Characterization of the Proportion of Untreated and Antiplatelet Therapy Treated Patients With Atrial Fibrillation.
Am J Cardiol. 2011 May 3;
Authors: Ogilvie IM, Welner SA, Cowell W, Lip GY
Despite the efficacy of oral anticoagulants for stroke prevention in atrial fibrillation (AF), evidence suggests that many patients with AF who should be treated with vitamin K antagonists (VKAs) are treated with antiplatelet therapy or remain untreated. The aims of this study were to determine the proportion of patients with AF in each treatment category in clinical practice and to ascertain whether treatment is appropriate for stroke risk. An extensive search of the biomedical research published since 1994 was performed. Studies delineating the treatment of patients with AF were captured. Seventy-eight studies pertaining to the treatment of patients with AF were identified; 56 studies, containing data from 1980 to 2007, met the inclusion criteria. Over time, the use of VKA therapy for stroke prevention increased, while the proportion of untreated patients decreased; antiplatelet use remained static. Looking at the more recent data, (collected from 2000 onward), the proportion of patients receiving no therapy ranged from 4% to 48% (median 18%), antiplatelet therapy from 10% to 56% (median 30%), and VKA therapy from 9% to 86% (median 52%). Although most studies showed a decrease in the proportion of antiplatelet-treated and untreated patients with increasing stroke risk (12 of 14 studies), many patients at moderate or high risk for stroke were not treated according to guidelines. In conclusion, this review shows that up to 56% of patients with AF are treated with antiplatelet therapy, and up to 48% receive no therapy regardless of stroke risk level. This may reflect the inconvenience associated with VKA use, inadequate assessment of stroke risk, or poor adherence to treatment guidelines.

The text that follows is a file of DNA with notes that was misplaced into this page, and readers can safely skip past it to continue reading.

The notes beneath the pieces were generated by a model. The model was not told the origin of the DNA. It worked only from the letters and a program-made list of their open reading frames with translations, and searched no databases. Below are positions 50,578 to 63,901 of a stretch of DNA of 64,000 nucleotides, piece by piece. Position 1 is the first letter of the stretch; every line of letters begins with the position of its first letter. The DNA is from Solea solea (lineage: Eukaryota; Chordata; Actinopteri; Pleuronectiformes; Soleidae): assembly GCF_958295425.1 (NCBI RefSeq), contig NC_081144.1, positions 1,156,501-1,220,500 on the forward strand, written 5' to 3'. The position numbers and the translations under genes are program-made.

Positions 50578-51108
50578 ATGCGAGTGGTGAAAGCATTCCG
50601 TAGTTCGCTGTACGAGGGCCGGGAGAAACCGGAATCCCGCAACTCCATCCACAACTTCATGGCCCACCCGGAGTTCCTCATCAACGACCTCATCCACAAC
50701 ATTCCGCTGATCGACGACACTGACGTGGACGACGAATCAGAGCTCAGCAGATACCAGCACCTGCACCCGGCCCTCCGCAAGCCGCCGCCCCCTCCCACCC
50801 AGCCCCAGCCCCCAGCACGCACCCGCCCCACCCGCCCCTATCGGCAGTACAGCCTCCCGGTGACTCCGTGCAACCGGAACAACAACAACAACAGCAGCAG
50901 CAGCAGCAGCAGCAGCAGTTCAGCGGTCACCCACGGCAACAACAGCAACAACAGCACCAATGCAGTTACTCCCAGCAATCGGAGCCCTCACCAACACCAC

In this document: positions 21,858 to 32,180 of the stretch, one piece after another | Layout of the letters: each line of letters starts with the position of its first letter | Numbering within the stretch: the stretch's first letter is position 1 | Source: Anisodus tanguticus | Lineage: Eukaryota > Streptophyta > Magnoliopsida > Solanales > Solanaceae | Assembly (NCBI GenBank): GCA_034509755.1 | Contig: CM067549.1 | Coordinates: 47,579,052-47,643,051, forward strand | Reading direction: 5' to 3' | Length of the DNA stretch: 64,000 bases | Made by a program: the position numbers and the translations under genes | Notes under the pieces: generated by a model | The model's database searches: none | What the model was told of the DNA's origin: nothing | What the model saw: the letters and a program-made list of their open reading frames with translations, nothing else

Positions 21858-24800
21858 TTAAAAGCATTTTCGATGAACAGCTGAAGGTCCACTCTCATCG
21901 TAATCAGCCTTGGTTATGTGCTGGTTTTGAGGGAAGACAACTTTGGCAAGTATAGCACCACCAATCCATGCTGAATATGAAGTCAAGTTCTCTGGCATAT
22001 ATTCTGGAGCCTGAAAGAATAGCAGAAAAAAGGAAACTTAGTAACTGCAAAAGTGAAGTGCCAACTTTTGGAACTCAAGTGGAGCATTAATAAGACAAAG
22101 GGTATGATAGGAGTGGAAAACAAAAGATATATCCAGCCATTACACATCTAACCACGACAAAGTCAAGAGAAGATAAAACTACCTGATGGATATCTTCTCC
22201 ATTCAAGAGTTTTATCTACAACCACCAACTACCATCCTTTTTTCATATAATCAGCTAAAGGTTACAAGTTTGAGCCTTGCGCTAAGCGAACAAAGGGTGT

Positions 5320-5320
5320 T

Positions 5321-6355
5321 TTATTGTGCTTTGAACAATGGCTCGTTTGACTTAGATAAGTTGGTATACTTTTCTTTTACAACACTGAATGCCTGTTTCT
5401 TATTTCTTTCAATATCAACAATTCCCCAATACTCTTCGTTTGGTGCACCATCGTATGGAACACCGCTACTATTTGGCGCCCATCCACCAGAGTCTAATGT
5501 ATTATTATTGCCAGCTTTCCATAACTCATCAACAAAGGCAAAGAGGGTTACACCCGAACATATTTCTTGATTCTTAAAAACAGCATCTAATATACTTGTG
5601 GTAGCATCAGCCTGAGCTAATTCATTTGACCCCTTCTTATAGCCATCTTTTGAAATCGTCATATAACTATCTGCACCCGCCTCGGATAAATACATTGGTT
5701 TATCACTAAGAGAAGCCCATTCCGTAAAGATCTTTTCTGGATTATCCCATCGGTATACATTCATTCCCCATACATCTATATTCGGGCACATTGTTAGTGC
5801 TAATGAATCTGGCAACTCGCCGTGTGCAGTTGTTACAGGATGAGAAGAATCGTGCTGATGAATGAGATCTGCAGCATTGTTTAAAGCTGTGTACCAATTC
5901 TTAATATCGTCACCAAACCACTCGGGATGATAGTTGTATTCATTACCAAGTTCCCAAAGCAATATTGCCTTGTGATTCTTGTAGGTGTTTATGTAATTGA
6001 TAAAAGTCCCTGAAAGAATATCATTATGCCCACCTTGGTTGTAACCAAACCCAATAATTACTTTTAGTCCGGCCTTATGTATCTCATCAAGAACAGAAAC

PMID: 21545990 [PubMed - as supplied by publisher]